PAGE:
The case of murdered Saudi journalist Jamal Khashoggi should become the subject of an international probe, an Amnesty International Turkey official said Thursday.
"The murder of Khashoggi, which happened before the whole world, should also be the subject of an international investigation," Göksu Özahıshalı, the organization's campaign manager in Turkey, told reporters in front of Saudi Arabia's Consulate General in Istanbul on the 100th day after the killing.
Khashoggi was killed and dismembered by a group of Saudi operatives shortly after he entered the country's consulate in Istanbul on Oct. 2, 2018.
The kingdom initially denied any role in Khashoggi's disappearance before acknowledging that he was murdered inside the consulate but passed the buck to rogue agents, while insisting that the crown prince had no prior knowledge of the matter, an explanation far from convincing for many.
Özahıshalı and other Amnesty International activists said they demand justice for Khashoggi, who raised his voice for freedom of speech in the Arab world.
"Turkish authorities, who initiated an investigation in the aftermath of Khashoggi case, found out that he was strangled and then dismembered. The body of the violently murdered Khashoggi has yet to be found," she said.
On the 100th day since his death, the street where Khashoggi was last seen was named after him, Özahıshalı said.
"With this symbolic activity, we are reiterating our demand of justice for Khashoggi," she added.
Stating that they were glad for the efforts of the Turkish authorities, Özahıshalı added: "As Amnesty International, we once again urge the start of an independent U.N. investigation into the Khashoggi murder and torture, and other crimes, and violations committed during the murder."
She said the killing of Khashoggi turned the eyes of the whole world toward the kingdom and Saudi Crown Prince Mohammed bin Salman (MBS).
Özahıshalı said they see the probe initiated by the Saudi authorities as just for show, and added: "The murder of Jamal Khashoggi has turned the eyes of the whole world toward Saudi Arabia and Crown Prince Mohammed bin Salman."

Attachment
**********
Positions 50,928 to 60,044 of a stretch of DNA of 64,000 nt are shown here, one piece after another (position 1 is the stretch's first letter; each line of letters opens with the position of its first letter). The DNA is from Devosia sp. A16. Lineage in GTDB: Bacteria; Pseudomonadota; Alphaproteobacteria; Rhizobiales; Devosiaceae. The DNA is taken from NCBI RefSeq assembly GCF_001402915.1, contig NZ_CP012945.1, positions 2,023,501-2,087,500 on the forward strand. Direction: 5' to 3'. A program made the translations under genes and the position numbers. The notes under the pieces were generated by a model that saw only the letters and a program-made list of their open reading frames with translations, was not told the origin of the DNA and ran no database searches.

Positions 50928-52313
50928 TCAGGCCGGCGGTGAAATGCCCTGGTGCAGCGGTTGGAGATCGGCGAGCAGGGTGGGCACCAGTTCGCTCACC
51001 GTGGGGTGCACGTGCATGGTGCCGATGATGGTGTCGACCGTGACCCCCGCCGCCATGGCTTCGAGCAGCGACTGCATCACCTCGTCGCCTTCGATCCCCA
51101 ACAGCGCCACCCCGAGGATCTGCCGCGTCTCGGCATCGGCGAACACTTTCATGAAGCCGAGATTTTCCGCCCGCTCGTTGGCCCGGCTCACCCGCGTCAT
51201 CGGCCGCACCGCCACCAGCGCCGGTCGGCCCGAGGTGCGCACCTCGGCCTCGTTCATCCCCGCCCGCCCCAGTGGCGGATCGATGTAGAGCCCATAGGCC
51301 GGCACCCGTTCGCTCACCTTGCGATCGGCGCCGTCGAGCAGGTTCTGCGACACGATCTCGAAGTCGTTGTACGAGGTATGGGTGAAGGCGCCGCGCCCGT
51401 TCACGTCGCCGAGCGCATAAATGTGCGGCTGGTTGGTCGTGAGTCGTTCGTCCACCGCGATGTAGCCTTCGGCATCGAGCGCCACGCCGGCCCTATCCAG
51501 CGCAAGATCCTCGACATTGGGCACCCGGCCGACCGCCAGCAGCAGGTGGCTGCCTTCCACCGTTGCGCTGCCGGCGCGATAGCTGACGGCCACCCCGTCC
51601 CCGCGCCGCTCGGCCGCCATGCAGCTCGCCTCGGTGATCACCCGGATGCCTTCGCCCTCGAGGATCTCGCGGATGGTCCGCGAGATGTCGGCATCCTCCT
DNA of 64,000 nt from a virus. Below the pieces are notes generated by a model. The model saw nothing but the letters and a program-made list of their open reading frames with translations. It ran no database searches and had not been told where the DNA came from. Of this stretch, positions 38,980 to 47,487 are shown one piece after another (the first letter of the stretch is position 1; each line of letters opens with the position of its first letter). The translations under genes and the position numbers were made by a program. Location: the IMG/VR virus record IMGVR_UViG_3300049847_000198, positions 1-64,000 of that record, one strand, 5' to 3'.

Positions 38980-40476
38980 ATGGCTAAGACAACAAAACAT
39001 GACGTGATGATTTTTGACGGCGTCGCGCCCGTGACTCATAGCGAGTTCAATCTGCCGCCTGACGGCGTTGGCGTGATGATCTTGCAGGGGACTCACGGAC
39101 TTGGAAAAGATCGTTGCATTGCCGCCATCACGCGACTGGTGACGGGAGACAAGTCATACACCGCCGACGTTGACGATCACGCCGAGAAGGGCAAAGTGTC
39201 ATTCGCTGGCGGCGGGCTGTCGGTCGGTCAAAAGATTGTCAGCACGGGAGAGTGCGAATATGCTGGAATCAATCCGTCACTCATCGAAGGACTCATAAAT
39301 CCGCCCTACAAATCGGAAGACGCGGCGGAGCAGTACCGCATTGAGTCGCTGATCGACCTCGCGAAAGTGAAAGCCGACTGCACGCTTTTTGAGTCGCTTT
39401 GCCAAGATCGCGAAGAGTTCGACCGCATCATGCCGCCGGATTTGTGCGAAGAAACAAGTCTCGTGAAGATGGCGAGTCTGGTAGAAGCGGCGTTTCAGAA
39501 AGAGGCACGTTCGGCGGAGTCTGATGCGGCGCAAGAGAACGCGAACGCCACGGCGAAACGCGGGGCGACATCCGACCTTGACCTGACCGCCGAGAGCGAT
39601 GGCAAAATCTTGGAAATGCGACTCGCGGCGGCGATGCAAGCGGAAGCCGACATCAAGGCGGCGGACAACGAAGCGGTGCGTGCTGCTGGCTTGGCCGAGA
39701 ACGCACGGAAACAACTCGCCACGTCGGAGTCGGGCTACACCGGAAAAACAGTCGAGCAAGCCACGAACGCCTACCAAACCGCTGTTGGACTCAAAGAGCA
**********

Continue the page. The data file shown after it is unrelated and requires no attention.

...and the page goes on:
"We don't believe Saudi authorities, who initiated a showy investigation into the murder, will conduct a fair and reliable process," she indicated.
Previously, the kingdom's attorney general sought the death penalty for five of the 11 defendants charged with the murder of Khashoggi as their high-profile trial opened in Riyadh.
All 11 accused were present with their lawyers at the opening hearing in the capital, according to a statement by Attorney General Saud al-Mujeb carried by the official Saudi Press Agency. The statement added that the prosecution demanded death sentences for five suspects, adding that the interrogation of the suspects continues.
Erol Önderoğlu, Turkey representative of the Reporters Without Borders, also supported the press statement.
Ankara has used every means available to bring those responsible to justice, maintaining international pressure.
Turkish officials previously said they shared evidence with Saudi Arabia and other nations about Khashoggi's killing and repeatedly called for the suspects to be extradited to Turkey, where the crime was committed. Turkey has also repeatedly said it would demand a probe into the incident from the U.N.
Despite the 100 days since the murder took place, Riyadh remains apprehensive about revealing new information regarding the murder.
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